When I was raped, I was 14 years old. I said no. I was scared and probably drugged because I was awake but unable to move my lower body even though I could feel the boy repeatedly jabbing me with his penis. He was hitting the wrong spot and not stopping so I finally shifted his penis so it would all end. It hurt. A lot. I bled. I recovered my mobility. I left.

When I tried to tell my mother what had happened, I was genuinely confused. It didn't help that she was yelling at me because she suspected I'd been "loose." We were in the car heading home. She pulled over on the side of the highway, locked the doors and shouted "Did you have sex?" at me until I said yes. Because I wasn't sure. Because I wanted her to stop. Because I was scared and hurting and I didn't know that he should have stopped when I said no. It should never have gotten to the point that I let him finish what he started simply so I could leave. I should never have been made to feel that helpless.

And as soon as I said yes, I knew it was rape, but didn't know if that still made it sex. So I suffered the consequences of my "looseness" by being heavily policed over the next three years. To the point I created false diaries with admissions of guilt to things I had never done because my mom needed something to punish me for. And, at least, if I made up the thing I was being punished for, I had some control over it.

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Maybe this strikes you as odd, but I didn't really break rules and the view of me was that if I weren't getting in trouble, it's because I was hiding something. So I fed the expectation. It had the odd result of helping keep my shame for being raped at bay. It also reinforced my identity as a writer.


I didn't tell my mother it was rape until I was in my late twenties. By then I had been through therapies and was on medication and she had grown enough as a person to hear me. She was horrified, but it only took her a year to turn my admission around into a different story which other members of my family were fed. My history was altered, including the moment my mom drove me over to that boy's house. I sat in the car while she told his mom "what these kids have been up to." The boy exited the house, smirked at me (and consequently I loathe that word), then went on his way while his mom heard out mine.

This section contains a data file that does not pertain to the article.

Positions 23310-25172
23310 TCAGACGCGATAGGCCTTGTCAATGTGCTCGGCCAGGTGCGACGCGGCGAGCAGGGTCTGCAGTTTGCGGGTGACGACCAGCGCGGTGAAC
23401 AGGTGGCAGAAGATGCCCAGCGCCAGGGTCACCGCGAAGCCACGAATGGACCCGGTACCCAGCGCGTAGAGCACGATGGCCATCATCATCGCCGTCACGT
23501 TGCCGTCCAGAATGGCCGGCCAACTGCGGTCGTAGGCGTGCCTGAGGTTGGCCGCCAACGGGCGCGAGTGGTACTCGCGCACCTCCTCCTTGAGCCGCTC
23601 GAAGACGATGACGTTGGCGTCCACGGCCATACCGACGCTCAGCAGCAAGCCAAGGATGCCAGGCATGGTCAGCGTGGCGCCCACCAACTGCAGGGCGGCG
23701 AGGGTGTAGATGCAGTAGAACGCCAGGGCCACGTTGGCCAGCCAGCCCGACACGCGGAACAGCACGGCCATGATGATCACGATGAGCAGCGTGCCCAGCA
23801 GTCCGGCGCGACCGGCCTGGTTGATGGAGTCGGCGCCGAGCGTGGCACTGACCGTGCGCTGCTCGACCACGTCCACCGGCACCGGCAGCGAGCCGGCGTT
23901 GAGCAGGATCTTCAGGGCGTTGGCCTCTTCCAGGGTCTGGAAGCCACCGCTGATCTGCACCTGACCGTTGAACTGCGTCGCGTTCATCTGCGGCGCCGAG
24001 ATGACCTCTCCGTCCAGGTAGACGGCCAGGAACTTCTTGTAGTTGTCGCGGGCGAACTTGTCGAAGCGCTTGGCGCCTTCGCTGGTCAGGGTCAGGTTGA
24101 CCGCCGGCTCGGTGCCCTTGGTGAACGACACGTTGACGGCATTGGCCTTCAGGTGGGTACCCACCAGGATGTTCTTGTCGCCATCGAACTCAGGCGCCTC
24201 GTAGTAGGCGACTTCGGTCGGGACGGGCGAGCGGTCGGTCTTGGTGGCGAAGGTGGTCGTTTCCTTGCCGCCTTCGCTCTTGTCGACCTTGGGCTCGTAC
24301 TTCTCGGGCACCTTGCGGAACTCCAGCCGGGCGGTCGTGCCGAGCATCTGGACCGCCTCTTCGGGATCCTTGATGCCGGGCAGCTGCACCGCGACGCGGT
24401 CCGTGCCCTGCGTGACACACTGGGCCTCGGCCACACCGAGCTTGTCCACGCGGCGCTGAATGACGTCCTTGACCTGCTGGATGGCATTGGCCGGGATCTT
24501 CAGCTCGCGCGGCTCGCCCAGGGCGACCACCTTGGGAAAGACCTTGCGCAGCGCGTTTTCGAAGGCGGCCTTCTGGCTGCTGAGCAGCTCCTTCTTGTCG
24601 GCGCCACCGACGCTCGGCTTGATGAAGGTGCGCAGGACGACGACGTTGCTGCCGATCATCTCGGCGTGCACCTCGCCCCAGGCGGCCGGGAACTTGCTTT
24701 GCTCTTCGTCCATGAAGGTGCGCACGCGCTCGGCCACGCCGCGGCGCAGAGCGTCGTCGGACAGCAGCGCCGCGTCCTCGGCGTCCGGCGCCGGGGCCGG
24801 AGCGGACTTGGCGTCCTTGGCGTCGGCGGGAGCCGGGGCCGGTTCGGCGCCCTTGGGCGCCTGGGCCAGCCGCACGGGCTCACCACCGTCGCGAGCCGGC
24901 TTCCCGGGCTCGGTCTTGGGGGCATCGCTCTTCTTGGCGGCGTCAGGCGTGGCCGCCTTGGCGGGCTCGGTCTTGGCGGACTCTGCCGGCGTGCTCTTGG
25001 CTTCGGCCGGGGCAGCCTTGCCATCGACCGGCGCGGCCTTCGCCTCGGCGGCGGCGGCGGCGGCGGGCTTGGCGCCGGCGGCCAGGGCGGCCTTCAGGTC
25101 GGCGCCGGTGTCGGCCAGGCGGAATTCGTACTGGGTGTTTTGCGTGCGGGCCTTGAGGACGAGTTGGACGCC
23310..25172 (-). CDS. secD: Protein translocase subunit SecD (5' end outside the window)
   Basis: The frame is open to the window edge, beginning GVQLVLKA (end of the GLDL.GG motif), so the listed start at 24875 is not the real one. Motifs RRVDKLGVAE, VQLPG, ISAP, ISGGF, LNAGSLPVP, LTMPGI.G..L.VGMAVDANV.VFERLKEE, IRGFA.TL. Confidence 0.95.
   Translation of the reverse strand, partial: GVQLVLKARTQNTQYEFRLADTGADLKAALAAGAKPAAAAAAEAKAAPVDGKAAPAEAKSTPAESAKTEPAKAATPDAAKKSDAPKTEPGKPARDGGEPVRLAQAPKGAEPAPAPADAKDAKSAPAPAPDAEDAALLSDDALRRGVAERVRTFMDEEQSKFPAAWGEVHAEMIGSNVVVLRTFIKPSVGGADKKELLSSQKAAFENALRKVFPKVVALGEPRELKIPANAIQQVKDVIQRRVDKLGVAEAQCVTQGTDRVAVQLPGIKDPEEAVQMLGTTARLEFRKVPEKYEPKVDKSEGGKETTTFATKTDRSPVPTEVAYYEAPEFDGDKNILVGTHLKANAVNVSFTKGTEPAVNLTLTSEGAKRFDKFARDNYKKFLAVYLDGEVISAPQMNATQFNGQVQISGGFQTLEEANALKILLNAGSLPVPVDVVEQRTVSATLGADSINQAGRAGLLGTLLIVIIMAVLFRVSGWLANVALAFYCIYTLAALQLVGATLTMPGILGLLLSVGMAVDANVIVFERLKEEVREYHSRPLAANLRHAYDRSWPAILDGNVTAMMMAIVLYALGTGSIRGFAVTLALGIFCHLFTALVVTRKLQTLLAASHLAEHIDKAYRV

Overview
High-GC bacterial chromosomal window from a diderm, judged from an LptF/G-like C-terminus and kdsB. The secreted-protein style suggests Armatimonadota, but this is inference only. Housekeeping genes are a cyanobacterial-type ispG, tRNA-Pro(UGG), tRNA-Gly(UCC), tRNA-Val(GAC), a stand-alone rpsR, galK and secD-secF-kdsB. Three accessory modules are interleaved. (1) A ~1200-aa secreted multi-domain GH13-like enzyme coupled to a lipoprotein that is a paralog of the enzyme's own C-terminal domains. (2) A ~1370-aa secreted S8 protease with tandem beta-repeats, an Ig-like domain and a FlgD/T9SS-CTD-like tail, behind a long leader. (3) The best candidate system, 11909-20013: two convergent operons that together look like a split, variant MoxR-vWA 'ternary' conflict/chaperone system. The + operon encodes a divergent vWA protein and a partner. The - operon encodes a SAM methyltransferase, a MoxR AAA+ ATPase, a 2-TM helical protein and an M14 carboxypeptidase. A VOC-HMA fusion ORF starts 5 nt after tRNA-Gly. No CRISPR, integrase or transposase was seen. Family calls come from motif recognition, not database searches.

Would my mom have blamed me for my rape if she hadn't been indoctrinated by rape culture? Not a chance. The moment when I shared with her what had really happened, she was there for me. It was such a relief to be living in the truth for once. And even though she has again altered my narrative, it is because she has not yet reached the point where she is capable of living with my truth. That's okay. I have.

I also live with the truth of many other survivors, male, female and otherwise identified. I hold space for it and teach how to write about it. I honor individual growth. The saddest part is I never run out of people to help. Because rape is common. Rape is acceptable. Rape is a game. A game little boys play on trampolines in their back yard. A game that makes rape the fault of the victim.

We need to teach our boys not to play rape, and not just because boys get raped too. We need to teach them so they can become survivors if they are raped and so they do not become perpetrators as they grow. And we can do this by making sure our girls know "playing rape" is a dealbreaker, and by sharing with our fellow parents what has happened when it does without judging them. After all, it's no one person's fault this is happening. Rape culture and toxic masculinity are social constructs. We are all part of society. We are all responsible for speaking up.

In fact, let's begin right now:

What would you say to a parent whose child was playing rape? What would you say to your child about being part of the game or witnessing it?

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I just wonder where do they get all that from ?